I think I need to start out by stating the that Humpy is probably my favorite fly, ever. Not only is it a highly effective pattern, in a world of perfect imitations, it’s ambiguous and weird. Maybe that’s a reflection on me, more than anything. Either way, I like this fly a lot.
Randall Kaufmann, in “Tying Dry Flies” calls the Humpy:
Arguably the greatest surface fly ever devised
I’d be hard pressed to disagree. It’s just such an effective, versatile fly.
Kaufmann notes too, that
It represents nothing and everything
and I think that’s the best description of it that I’ve ever read. It really sums up the beauty of the Humpy as a pattern.
It can be a mayfly, a caddis, a dragonfly or even a small-ish terrestrial insect. It doesn’t really look quite like any of them – but it also doesn’t not look like any of them.
And that, really, is what sets the humpy apart. The Humpy combines a couple of notable features into a single fly.
It’s among the most jack-of-all-trades flies that I’ve ever come across.
What’s The Best Color Choice For A Humpy?
Typically, Humpies are seen in red or yellow. Though I’ve seen green and black ones and heard of all sorts of other odd colors. I can’t verify whether these odd colors work, but I can definitely vouch for the effectiveness of the red and yellow varieties.
I’ve heard the black variety is a great beetle imitator.
This bright coloration can be a detriment if you’re looking for a perfect hatch-matching imitation. On the other hand, it serves to make the Humpy an effective attractor pattern – generating strikes from fish that are curious or aggressive.
What Are Humpies Made Of?
Humpy fly patterns are tied with deer or elk hair (and, in some modern variations, with a foam hump).
A lot of traditional English fly patterns are feather based. While these are highly effective, they tend to become waterlogged in turbulent waters – there’s a world of difference between a tranquil English stream and a rough Rocky Mountain river, after all. Hair, on the other hand, traps air and remains buoyant in water that would soak and drown a feather fly. This deer-hair construction makes the Humpy highly visible, too, even in rough water or poor lighting.
What Hook Size To Use With A Humpy?
The Humpy can be tied on a wide variety of hook sizes. I’ve got some in my box ranging from size 10 through 16, though I think I tend to use the larger sizes more often.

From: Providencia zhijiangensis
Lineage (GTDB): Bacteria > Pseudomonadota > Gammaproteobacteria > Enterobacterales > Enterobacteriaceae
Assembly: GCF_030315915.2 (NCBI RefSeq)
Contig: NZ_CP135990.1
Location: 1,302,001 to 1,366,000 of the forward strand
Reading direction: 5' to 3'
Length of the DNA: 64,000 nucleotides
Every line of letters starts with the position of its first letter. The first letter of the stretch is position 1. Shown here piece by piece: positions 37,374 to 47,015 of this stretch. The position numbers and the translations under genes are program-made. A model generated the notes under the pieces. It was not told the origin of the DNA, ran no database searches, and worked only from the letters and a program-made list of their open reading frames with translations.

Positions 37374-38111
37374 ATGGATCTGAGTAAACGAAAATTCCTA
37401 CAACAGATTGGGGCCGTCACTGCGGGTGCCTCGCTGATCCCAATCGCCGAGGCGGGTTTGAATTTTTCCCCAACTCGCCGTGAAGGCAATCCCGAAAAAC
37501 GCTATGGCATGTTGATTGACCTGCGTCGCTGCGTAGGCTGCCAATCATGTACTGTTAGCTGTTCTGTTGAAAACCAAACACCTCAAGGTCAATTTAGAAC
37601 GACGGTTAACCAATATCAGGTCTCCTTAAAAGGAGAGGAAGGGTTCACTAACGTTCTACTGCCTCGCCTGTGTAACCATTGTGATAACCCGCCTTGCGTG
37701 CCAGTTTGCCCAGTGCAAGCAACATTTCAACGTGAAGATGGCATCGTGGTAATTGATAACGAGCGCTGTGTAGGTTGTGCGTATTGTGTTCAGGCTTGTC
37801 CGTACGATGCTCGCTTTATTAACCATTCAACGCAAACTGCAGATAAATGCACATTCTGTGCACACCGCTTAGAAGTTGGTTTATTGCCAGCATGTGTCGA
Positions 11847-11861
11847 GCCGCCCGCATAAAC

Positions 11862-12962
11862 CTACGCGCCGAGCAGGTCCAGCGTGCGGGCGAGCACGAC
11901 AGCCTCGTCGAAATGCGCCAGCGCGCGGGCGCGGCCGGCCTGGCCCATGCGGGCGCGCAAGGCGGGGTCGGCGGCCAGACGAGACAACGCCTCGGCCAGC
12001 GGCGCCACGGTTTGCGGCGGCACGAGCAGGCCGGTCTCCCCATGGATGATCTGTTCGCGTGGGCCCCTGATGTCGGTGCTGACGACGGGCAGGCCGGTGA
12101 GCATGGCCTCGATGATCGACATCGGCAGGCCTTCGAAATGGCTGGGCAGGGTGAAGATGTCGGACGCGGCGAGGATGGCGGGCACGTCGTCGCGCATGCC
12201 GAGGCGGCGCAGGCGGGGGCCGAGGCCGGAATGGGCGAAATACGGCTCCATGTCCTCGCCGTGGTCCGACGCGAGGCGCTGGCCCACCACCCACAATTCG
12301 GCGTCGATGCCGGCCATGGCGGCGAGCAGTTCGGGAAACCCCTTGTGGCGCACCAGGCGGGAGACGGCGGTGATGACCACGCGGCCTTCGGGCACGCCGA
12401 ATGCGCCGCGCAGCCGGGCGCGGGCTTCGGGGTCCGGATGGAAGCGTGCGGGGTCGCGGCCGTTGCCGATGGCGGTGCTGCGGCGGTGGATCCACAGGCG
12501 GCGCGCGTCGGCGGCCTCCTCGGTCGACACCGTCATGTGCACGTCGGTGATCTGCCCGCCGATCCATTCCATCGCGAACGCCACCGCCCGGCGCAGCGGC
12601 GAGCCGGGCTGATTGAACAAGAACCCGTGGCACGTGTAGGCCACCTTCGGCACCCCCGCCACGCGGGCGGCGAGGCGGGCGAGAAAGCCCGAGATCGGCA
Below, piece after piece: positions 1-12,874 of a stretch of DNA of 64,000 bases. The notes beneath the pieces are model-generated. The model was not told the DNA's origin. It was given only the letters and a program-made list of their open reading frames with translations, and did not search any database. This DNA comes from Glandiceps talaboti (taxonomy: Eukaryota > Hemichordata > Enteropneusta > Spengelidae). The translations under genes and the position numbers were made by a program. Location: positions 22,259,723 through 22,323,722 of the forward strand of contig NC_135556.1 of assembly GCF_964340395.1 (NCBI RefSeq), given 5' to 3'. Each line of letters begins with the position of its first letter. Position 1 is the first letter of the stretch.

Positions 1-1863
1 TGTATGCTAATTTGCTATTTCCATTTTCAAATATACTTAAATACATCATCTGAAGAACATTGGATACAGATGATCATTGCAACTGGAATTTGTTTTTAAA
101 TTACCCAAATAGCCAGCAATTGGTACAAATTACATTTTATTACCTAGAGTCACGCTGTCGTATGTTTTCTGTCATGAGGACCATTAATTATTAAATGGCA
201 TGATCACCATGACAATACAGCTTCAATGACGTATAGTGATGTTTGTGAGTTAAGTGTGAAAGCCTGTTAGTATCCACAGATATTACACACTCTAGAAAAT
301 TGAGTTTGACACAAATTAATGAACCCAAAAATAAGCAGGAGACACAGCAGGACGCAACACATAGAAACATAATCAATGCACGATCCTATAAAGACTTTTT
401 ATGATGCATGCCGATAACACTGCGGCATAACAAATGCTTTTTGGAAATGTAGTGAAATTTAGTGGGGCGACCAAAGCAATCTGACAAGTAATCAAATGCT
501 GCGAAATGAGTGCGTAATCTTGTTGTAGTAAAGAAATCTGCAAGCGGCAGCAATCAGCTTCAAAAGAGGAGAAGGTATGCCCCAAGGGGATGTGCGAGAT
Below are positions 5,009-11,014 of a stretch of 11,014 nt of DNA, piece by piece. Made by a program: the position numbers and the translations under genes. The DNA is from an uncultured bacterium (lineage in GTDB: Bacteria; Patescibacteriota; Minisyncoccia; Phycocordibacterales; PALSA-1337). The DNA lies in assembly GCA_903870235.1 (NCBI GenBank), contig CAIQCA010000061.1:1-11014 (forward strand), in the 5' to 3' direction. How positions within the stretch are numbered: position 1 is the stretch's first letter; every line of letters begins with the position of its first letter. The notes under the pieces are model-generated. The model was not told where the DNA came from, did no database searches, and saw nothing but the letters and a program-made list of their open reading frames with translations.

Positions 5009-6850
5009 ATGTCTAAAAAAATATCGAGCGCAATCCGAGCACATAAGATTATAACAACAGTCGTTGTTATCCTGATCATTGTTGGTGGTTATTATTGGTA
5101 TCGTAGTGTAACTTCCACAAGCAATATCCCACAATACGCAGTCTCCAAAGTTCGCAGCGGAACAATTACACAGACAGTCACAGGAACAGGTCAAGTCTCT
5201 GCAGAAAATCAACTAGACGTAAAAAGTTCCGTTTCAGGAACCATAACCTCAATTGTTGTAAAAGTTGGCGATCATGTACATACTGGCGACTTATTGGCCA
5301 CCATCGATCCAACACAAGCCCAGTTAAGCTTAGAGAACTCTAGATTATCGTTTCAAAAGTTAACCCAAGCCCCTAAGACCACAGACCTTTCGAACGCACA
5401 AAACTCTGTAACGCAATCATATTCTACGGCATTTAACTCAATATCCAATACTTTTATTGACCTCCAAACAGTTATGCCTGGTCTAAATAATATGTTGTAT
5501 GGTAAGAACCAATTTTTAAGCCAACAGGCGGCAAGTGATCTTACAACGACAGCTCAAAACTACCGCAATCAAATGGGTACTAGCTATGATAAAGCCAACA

Brief History Of The Humpy Fly Pattern
The Humpy has a history that fits its ambiguous nature. Where so many flies have clear inventors or pioneers, the Humpy has rumor and speculation.
What is certain is that the Humpy originated in the 1940’s somewhere in the continental United States. Most fly historians appear to credit Jack Horner with the creation of the Humpy for use on the Truckee River in Northern California.
Conversely, others note that the Tom Thumb pattern, which also features the trademark “hump”, but lacks the split wing and hackle of the Humpy had been carried down from Canada to Yellowstone region of Wyoming, and that by the 1940’s, Wyoming fisherman were asking for the “Goofus Bug” from Montana guide Pat Barnes.
Whether it arrived from California from a Jack Horner creation or whether it was a modified Tom Thumb, by the 1960’s Wyoming fisherman had moved on from calling it the Goofus Bug and settled on Humpy and the development of the fly we now know was more or less settled.
When and How to Fish Humpies
As noted, the humpy is an everything-and-nothing fly.
It’s best suited to fast, turbulent rivers, where trout must react quickly and instinctively to anything that might be food, rather than calmer, slower water where the fish may have an opportunity to really look a meal over.
Similarly, it’s not a great hatch-matching pattern. It can work in a pinch, but it’s not usually the best option. It’s best suited for days where a clear hatch isn’t happening, and trout aren’t focused on a single food source.
The Humpy, therefore, is in its element when you’re prospecting on fast moving rivers. The Humpy is the perfect fly choice for those days when there is no perfect fly choice.
The Humpy also makes an excellent tandem fly in a hopper-dropper combination (where a dry fly is utilized as both a lure and as an indicator for a nymph or other wet fly).
The Humpy’s high buoyancy and visibility make it a perfect dry for this set-up.
Humpy Variations Available
In addition to the wide variety of color variations, like most other patterns the Humpy has been adapted to a wide variety of situations.
A couple of hybrid flies have been developed: The Royal Humpy was developed in the 1970’s in an attempt to add the high-visibility characteristics of the Royal Wulff to the Humpy and the Adams Humpy, developed as a rough-water mayfly imitator.
The other notable variation is the Double Humpy – essentially two humpies tied in tandem on the same long-shank hook. While I’ve never fished this strange looking variation, I have it from good authority that it’s a solid damselfly imitator.